Changing systems can be transformative or disruptive (or often a bit of both).  Even if the vendor (or consultant) will convert your historical data, they often have a two-to-three-month lead time not including cleanup of your existing data.  For the procrastinators among you, it’s probably too late to start your new system on Jan 1st.  Before changing systems, it is important to take stock of what your must-have functions are as well as those you can live without.  For example, if you have clients who require specific information and layouts on your bills, make sure a potential new system will let you produce bills your clients will pay.  Similarly, if there is information about your cases that you need at your fingertips, be sure a potential replacement gives you the same fields.  It is common to assume that the functions you have been using for years will be in the products you consider.  The reality is that is not true.  Both iPhone and Android phones have similar functions, they are not identical. If you have other Apple devices or your family all have iPhones, you can send imessages and use Facetime and share data across the devices.  While there are other apps that can be used on both platforms, Androids are generally less expensive and more customizable.  As with phones, practice management and billing programs have differences that can sabotage a transition.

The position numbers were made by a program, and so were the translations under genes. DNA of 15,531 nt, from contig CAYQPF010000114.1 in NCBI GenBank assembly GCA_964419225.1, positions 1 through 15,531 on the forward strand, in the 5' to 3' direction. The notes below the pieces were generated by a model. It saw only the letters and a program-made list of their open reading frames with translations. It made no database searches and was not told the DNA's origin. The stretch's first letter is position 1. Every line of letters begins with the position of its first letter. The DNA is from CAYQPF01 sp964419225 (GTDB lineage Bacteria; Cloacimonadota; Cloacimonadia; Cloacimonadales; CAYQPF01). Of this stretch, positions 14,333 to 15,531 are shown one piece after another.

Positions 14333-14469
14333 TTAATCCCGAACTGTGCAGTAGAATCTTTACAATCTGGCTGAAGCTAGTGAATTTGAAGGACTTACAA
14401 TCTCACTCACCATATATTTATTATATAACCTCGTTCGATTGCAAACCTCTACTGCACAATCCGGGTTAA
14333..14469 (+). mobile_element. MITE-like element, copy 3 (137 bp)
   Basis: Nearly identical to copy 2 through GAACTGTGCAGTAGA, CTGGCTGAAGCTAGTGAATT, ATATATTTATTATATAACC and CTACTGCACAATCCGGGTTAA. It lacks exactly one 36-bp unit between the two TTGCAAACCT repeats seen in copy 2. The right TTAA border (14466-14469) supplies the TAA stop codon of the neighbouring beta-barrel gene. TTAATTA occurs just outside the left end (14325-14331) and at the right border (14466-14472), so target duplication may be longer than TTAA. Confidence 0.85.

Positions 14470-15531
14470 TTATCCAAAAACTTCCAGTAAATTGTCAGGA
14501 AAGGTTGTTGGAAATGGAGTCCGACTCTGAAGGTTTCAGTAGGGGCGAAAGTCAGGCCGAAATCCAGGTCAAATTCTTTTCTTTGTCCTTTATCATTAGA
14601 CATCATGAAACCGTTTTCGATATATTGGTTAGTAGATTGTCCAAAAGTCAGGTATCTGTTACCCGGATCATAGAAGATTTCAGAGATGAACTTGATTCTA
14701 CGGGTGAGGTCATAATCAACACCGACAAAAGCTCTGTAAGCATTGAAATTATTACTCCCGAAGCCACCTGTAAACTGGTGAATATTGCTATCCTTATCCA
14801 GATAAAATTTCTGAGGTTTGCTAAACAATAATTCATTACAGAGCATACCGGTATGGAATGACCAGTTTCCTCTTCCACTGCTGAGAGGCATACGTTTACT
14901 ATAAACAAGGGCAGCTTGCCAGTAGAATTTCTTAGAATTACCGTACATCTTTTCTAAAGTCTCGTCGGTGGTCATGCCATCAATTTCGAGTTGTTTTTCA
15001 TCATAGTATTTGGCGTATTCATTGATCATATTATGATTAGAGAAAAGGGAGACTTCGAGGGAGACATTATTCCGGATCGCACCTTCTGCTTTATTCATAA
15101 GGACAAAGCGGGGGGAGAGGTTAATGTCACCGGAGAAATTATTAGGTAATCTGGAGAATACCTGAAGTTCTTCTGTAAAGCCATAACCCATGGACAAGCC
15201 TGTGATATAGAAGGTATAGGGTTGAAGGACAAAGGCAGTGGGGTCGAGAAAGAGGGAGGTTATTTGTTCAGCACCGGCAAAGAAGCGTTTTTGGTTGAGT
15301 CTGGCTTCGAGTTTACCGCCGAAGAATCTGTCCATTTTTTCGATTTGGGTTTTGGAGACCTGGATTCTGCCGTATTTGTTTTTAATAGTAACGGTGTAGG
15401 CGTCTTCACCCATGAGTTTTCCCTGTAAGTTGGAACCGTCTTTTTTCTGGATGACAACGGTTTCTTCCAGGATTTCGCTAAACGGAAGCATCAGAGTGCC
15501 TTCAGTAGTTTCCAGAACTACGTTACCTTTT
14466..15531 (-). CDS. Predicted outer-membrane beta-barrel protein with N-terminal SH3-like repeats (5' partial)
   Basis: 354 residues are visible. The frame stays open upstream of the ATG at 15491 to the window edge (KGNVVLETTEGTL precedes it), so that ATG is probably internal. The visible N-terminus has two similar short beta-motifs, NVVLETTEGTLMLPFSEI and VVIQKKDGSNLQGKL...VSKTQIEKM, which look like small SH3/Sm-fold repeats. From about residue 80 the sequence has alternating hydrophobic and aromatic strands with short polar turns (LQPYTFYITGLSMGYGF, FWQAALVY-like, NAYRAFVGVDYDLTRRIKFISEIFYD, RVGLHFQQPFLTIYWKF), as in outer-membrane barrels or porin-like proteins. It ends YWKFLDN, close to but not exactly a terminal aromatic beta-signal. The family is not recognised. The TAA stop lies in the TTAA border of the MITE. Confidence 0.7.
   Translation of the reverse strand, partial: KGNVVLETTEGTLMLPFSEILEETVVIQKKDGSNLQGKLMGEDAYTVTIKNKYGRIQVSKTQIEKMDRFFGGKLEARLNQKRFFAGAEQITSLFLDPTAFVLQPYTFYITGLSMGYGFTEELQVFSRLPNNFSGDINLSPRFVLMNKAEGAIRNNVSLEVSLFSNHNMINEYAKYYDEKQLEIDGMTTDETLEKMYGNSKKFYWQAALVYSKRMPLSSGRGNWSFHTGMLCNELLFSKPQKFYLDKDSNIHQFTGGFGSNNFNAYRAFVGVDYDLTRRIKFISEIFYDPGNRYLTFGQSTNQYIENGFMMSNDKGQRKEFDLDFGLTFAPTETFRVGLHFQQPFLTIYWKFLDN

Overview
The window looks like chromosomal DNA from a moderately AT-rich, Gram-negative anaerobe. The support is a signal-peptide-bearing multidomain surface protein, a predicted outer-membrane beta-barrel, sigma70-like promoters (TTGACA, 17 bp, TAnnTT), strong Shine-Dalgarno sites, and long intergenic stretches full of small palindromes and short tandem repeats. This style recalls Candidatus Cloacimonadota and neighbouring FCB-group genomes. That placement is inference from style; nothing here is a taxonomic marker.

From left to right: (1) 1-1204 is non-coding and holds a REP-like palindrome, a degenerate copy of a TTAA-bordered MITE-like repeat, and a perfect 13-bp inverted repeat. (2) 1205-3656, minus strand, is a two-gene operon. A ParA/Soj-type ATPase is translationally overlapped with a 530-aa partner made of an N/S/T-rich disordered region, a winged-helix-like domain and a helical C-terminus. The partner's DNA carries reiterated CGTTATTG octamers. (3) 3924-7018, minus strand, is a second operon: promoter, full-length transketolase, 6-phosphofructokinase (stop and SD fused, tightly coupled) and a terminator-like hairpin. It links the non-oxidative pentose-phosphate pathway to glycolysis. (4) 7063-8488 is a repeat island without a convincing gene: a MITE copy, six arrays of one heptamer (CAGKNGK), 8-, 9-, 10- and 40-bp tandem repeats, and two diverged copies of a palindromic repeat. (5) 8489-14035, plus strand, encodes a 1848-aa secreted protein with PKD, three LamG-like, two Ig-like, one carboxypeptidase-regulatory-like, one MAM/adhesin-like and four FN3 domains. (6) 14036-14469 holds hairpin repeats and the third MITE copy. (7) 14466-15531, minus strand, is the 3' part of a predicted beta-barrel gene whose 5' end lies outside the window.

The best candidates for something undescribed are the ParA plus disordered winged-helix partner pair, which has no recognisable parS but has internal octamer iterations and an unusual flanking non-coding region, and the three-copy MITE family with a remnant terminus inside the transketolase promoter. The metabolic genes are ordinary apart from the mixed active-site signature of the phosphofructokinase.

Renewal prices also increased in the past year. With annual costs of Timeslips, Time Matters and PCLaw increasing, many firms consider alternatives. Often, firms think their needs are simple.  It is easy to assume that “every” billing program will do the same functions as their current system. Whether it is specific reports or the ability to easily change bill layouts or creating mailing labels or custom reports, not every product does things the same. While cost is a factor, converting, which often means losing much of the historical data, can be disruptive. Worse is when you realize that an aggressive vendor trying to woo you to their product simply omitted functions, they can’t do rather than honestly point out that their solution can’t do them. For example, many firms who have relied on Time Matters are heavy users of the calendar function, with its ability to overlay different combinations of staff. Many of the cloud products have relied on Outlook or Google calendar which were designed as individual rather than group calendars and have no matter or case to connect them.

Many of the cloud products add functionality not available in server-based products. Often, those can be game changers in working with clients. Client intake processes and document portals can create positive change in your interactions with your clients.

We have supported many of your firms for years and know how you use your software and what functions are critical to the success of your firm. If you are thinking about making changes, we urge you to call us before making changes.

Increased prices, needing to purchase additional licenses or the cost of replacing a server are all motivators to move to the cloud.  Adding client portals and the flexibility of working more remotely. There are many factors that can influence a firm to change systems.  Working with a consultant who knows the products, your firm and its culture can help ensure a smoother transition.  If the cloud is on your planning horizon, we’d be happy to help you make the best choice.